Billionaire Ken Fisher believed he was just describing a fact of life when he compared wooing money-management clients with "trying to get into a girl's pants."
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So the founder of Fisher Investments was mystified by the outrage on social media and among a San Francisco audience who described the racy metaphors in his speech at the Tiburon CEO Summit this week as "disappointing and disgusting," he told Bloomberg News in an interview.
Fisher's reaction illustrates the quandary facing high-profile executives with a reputation for blunt speech amid the #MeToo era's heightened sensitivity to sexual innuendo. During the past three years, allegations of sexual assault led to the arrest of movie producer Harvey Weinstein, while complaints of harassment prompted PBS to halt its broadcasting of the Charlie Rose show, prompted the ouster of CEO Les Moonves at CBS and led to the resignation of Sen. Al Franken, the Minnesota Democrat.
“I have given a lot of talks, a lot of times, in a lot of places and said stuff like this and never gotten that type of response,” the 68-year-old told Bloomberg after the speech. “Mostly the audience understands what I am saying.”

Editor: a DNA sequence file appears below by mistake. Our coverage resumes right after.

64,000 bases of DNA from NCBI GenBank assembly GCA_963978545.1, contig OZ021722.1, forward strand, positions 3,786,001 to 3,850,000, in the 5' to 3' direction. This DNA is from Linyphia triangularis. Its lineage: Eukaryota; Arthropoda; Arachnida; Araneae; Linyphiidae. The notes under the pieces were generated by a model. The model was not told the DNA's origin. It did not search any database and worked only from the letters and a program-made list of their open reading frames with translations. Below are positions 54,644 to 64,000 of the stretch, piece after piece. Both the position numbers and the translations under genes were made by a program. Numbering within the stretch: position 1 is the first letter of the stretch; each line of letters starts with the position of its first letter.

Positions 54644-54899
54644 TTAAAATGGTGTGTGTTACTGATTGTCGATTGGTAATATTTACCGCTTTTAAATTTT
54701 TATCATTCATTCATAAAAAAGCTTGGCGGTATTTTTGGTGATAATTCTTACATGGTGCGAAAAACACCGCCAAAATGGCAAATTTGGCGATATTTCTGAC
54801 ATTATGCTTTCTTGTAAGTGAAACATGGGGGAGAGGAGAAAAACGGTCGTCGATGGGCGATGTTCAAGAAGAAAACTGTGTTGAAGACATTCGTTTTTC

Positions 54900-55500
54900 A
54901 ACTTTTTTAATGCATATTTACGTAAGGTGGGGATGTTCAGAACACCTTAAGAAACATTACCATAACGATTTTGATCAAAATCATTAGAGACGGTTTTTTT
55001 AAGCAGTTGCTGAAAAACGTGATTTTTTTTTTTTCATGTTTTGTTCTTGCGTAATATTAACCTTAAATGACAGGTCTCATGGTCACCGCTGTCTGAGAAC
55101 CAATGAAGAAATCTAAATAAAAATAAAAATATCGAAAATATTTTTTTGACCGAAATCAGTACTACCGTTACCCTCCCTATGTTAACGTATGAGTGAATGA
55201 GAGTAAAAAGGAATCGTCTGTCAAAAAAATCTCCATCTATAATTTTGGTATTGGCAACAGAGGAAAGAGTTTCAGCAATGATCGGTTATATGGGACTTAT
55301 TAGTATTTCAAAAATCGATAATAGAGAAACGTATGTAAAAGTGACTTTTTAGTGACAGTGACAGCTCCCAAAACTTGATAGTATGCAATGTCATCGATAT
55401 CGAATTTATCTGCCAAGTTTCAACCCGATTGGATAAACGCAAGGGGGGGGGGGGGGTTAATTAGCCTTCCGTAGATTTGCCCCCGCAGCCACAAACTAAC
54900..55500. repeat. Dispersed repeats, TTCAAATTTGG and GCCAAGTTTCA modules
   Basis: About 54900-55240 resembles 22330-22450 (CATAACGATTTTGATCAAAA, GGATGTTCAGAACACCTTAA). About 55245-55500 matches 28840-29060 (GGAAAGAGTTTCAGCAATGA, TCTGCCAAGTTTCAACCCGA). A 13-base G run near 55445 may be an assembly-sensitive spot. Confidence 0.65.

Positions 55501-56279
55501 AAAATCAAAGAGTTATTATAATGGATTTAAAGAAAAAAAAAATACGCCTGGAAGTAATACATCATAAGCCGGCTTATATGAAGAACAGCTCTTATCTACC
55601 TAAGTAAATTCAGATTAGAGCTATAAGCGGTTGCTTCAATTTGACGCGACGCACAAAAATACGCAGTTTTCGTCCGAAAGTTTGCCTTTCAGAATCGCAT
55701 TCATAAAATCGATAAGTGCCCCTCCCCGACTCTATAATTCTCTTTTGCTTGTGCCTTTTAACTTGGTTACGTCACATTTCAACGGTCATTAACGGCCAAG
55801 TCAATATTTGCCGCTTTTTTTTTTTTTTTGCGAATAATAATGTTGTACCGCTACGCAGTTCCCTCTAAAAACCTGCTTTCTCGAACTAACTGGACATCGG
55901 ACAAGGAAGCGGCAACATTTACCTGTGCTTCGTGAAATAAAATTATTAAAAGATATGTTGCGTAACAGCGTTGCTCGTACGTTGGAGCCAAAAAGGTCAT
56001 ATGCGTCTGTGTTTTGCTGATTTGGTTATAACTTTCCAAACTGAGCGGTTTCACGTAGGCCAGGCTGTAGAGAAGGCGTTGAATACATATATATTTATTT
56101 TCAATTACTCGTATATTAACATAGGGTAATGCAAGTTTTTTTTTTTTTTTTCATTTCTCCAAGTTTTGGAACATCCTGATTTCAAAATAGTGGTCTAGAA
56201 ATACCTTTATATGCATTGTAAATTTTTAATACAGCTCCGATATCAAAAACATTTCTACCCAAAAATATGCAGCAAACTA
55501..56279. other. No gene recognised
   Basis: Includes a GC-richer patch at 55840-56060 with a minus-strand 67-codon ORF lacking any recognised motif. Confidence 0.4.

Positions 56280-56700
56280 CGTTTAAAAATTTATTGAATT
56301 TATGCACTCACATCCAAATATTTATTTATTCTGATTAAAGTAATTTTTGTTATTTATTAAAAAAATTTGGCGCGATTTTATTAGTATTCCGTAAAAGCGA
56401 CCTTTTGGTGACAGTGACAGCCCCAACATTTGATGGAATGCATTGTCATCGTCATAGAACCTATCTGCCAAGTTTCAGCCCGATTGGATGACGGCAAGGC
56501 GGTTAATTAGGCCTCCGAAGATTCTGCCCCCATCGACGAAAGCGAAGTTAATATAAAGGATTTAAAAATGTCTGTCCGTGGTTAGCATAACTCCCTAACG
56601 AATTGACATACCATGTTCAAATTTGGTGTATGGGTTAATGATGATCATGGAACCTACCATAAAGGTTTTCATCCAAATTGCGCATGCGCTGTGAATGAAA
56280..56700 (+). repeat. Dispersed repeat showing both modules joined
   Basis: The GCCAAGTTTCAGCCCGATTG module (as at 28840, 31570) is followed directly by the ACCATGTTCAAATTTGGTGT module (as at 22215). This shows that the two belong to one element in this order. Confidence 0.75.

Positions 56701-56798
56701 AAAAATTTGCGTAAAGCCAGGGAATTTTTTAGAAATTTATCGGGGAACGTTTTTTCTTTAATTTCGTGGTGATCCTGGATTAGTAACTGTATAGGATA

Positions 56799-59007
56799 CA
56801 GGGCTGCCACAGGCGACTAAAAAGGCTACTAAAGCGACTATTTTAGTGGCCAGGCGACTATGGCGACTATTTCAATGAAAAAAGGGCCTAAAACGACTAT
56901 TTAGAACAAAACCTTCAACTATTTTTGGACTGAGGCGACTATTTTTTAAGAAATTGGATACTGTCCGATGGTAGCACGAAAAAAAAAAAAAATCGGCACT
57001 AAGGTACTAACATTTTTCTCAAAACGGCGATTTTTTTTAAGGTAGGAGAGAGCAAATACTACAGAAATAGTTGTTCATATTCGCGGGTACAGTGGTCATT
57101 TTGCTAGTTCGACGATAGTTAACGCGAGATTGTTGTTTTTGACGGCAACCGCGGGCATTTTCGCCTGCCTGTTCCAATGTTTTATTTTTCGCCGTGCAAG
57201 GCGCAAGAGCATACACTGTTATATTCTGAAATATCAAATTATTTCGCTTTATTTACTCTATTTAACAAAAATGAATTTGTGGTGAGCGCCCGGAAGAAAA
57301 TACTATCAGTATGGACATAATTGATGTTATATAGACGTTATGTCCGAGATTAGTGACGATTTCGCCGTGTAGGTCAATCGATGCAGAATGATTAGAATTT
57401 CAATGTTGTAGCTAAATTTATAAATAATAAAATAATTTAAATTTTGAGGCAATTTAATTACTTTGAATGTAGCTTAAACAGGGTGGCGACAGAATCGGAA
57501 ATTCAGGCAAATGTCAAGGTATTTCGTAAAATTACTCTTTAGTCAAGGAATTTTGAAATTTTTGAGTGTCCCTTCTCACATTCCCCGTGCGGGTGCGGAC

While using sexual metaphors for deal-making is common, if not always welcome, in private conversations on Wall Street, the difference for Fisher is that he was a headline speaker at a three-day conference of paying guests.
"It was a true debacle," Alex Chalekian, the founder and CEO of advisory firm Lake Avenue Financial, said in a video posted on Twitter. Fisher talked about tripping on hallucinogens, and compared money managers bragging to prospective clients with men showing their genitalia to women they're trying to pick up, he said.
"When I was listening to all of this stuff, I didn't know if this was a joke or what was going on, I was a deer in headlights," he recalled. "My jaw dropped. So we need to change this -- we need to change it now."
Neither Fisher Investments, which was founded in 1979 and manages $112 billion for its clients nor Tiburon Strategic Advisors, which organized the event, immediately responded to requests for comment from FOX Business.
It was "one of the most disgusting and disappointing moments in my career," Rachel Robasciotti, the founder of investment manager Robasciotti & Philipson, said on Twitter.
As for Fisher, he speculated to Bloomberg that he's any "easy guy to dislike" because of his firm's success.
"I regret I accepted that speech invitation because it was kind of a pain in the neck," he told the news service. "I wonder if anybody will be candid at one of these Tiburon events again."